Harry Tanfield is eager to test his legs after cranking up his winter mileage.
The 22-year-old, from Great Ayton, North Yorkshire, admits his efforts and numbers are much the same as they have been ahead of previous campaigns.
However, three trips to Spain and the loosening of his university shackles have allowed him to take on a bigger workload.
And he is ready to see what impact that has on his racing as he prepares for the Eddie Soens Memorial in Aintree, Liverpool on Saturday (9.30am). Tanfield said:
“I am happy with where I am at the moment. I haven’t been ill or injured, so I have been able to get some biggish weeks in.
“I haven’t done anything massive but I have been able to get in some good consistent training, week in, week out.
“I am doing pretty much the same training, same efforts, same numbers but I have upped my volume. Hopefully that is a good way to start the year.
“That is just down to having more time to ride the bike with less or no university work. I have spread my final year over two years and that has made a huge difference.
“I have been able to get out to Spain three times, too. That has really helped, although it has cost a fortune!”
Tanfield will race alongside George Atkins, Jack Pullar, Sam Lowe, Jake Womersley and Matt Nowell for BIKE Channel Canyon in the Eddie Soens.
He reckons the powerful JLT Condor line-up, including Ed Clancy, Jon Mould, Graham Briggs and James Gullen, are favourites to take the victory.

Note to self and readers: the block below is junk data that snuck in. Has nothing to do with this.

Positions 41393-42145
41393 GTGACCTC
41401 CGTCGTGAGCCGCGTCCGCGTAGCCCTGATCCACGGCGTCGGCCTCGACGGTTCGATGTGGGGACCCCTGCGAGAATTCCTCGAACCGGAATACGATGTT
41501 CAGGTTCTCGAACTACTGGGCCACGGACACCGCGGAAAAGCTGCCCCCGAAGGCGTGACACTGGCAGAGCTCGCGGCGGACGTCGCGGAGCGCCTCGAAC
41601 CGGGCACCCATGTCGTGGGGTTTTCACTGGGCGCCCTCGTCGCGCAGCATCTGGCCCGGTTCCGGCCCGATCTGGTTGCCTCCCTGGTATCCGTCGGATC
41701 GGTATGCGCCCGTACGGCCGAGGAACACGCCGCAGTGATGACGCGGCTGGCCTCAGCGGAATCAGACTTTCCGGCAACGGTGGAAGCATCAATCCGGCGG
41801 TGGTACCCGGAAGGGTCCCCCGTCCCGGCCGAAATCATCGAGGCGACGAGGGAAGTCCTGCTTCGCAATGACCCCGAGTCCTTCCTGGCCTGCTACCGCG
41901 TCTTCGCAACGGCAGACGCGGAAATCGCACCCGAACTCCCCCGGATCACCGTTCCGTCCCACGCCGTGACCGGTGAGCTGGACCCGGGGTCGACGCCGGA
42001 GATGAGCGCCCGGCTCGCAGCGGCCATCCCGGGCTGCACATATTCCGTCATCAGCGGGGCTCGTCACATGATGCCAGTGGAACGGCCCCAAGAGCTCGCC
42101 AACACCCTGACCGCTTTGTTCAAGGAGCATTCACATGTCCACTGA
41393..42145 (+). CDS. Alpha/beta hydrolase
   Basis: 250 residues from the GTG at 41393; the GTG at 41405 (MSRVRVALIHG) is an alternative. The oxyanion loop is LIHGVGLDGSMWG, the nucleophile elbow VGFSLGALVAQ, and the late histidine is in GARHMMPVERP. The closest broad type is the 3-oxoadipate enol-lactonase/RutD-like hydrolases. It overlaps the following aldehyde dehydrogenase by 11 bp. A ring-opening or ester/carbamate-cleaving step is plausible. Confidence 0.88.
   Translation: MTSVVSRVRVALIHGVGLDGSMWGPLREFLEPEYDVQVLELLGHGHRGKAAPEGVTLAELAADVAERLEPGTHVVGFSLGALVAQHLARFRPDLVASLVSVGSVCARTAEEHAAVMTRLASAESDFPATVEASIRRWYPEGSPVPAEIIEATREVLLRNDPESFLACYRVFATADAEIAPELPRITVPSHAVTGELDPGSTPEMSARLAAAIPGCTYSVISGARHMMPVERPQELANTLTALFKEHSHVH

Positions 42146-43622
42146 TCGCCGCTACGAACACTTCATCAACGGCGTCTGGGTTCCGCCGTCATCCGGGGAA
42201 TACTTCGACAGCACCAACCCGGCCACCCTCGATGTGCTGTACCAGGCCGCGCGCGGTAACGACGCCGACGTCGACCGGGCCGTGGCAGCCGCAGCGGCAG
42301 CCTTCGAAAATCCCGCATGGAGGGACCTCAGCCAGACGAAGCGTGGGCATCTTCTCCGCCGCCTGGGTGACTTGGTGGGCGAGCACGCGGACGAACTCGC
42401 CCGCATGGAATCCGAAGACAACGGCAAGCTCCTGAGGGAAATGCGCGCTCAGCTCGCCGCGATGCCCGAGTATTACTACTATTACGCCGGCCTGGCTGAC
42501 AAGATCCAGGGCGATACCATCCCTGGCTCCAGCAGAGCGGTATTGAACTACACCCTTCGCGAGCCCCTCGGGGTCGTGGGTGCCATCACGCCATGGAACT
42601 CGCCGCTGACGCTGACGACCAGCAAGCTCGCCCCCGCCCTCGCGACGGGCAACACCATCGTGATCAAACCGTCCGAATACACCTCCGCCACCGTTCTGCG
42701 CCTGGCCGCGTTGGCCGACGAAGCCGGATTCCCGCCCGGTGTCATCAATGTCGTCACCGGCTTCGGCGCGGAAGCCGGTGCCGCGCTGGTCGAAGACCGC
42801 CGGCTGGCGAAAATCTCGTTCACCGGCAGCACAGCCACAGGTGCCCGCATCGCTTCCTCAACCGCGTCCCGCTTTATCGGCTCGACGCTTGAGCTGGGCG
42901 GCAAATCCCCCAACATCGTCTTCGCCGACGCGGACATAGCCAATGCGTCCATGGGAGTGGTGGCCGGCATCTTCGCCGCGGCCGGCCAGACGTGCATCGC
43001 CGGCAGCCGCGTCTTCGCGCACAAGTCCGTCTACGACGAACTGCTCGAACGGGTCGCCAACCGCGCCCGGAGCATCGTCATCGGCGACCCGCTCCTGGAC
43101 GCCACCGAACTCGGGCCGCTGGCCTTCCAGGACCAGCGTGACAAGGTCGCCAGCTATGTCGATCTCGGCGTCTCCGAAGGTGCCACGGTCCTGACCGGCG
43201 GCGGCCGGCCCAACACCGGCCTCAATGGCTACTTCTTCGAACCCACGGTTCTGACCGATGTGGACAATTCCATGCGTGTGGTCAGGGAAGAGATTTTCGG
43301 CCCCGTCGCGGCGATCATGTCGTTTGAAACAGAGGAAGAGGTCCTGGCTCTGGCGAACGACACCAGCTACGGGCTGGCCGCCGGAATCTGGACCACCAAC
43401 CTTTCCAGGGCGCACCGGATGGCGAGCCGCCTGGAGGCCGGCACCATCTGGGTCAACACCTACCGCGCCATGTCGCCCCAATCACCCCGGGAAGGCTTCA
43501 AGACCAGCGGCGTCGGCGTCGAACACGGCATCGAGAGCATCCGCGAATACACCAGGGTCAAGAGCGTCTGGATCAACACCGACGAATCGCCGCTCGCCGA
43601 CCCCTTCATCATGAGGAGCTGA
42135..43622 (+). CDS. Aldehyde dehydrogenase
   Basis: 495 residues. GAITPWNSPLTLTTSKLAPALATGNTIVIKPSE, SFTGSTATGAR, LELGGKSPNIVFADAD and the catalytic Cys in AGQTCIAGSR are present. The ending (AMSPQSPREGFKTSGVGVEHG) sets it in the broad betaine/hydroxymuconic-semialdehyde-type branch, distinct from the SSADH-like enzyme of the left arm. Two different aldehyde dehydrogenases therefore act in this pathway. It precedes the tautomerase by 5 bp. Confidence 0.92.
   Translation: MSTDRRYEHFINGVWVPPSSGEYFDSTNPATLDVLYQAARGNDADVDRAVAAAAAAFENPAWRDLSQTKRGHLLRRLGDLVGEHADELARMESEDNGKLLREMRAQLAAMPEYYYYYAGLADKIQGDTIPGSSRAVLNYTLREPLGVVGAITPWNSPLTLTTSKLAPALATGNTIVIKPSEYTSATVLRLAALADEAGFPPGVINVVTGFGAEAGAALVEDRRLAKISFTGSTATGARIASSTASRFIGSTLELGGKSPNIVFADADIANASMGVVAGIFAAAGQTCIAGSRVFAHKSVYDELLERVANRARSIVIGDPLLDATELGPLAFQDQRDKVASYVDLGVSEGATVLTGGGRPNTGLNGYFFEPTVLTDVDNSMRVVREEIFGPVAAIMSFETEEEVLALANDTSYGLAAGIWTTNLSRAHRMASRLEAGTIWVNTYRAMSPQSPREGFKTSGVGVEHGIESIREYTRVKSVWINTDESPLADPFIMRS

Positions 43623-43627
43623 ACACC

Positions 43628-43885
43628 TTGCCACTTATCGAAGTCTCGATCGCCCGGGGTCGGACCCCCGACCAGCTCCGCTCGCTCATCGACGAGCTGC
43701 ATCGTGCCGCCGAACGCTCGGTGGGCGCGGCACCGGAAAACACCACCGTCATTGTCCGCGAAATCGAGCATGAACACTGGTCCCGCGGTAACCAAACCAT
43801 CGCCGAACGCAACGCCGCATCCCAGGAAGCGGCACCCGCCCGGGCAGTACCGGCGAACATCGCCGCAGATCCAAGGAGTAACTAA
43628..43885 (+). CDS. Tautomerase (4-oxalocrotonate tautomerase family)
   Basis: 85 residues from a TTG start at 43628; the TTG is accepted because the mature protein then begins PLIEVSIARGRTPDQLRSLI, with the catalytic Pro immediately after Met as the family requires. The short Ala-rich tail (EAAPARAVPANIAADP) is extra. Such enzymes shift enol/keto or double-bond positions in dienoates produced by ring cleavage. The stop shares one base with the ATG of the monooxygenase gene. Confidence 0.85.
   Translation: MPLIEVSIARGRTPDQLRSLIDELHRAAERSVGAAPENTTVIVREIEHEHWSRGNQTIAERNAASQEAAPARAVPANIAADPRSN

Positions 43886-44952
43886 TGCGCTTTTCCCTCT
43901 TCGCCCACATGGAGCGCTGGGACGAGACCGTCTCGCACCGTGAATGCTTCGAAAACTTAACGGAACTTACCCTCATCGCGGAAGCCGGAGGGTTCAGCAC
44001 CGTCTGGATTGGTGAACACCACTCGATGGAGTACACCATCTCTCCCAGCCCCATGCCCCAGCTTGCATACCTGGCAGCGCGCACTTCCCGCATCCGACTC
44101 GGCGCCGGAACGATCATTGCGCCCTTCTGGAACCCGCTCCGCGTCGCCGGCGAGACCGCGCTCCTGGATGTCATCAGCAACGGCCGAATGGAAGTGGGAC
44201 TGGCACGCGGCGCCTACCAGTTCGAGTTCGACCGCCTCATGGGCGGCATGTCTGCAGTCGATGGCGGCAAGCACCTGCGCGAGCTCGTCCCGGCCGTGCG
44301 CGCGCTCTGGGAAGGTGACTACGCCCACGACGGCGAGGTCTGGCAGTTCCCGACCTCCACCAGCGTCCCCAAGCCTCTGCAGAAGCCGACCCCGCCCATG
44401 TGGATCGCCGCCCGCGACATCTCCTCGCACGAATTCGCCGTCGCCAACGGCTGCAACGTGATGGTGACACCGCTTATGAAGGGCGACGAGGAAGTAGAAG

For Tanfield, it will be an opportunity to race in a large peloton again ahead of the team’s trip to Holland for UCI races Ronde van Drenthe and Rabobank Dorpenomloop Rucphen on March 11 and March 12 respectively. He added:
“Soens is always a bit of a mad race. It is flat, fast and aggressive. There is always some sort of a sprint at the end. I don’t know how I’m sprinting but we’ll soon find out.
“JLT have a strong team. They will be the guys to follow and I’m sure they will share the work with us. Tom Pidcock will probably have a strong ride, too.
“It will be nice to get stuck in and get used to riding in such a big bunch (167 entries). It is good preparation for Holland, where there will be 150 keen guys on the startline all trying to get in the breakaway.
“I have felt all right in a couple of little crits I’ve done. I have been riding to the races, training on the way there, doing the race and then riding back.
“They are biggish days, so two hours around the Soens circuit should be easier than four hours of intervals like that!”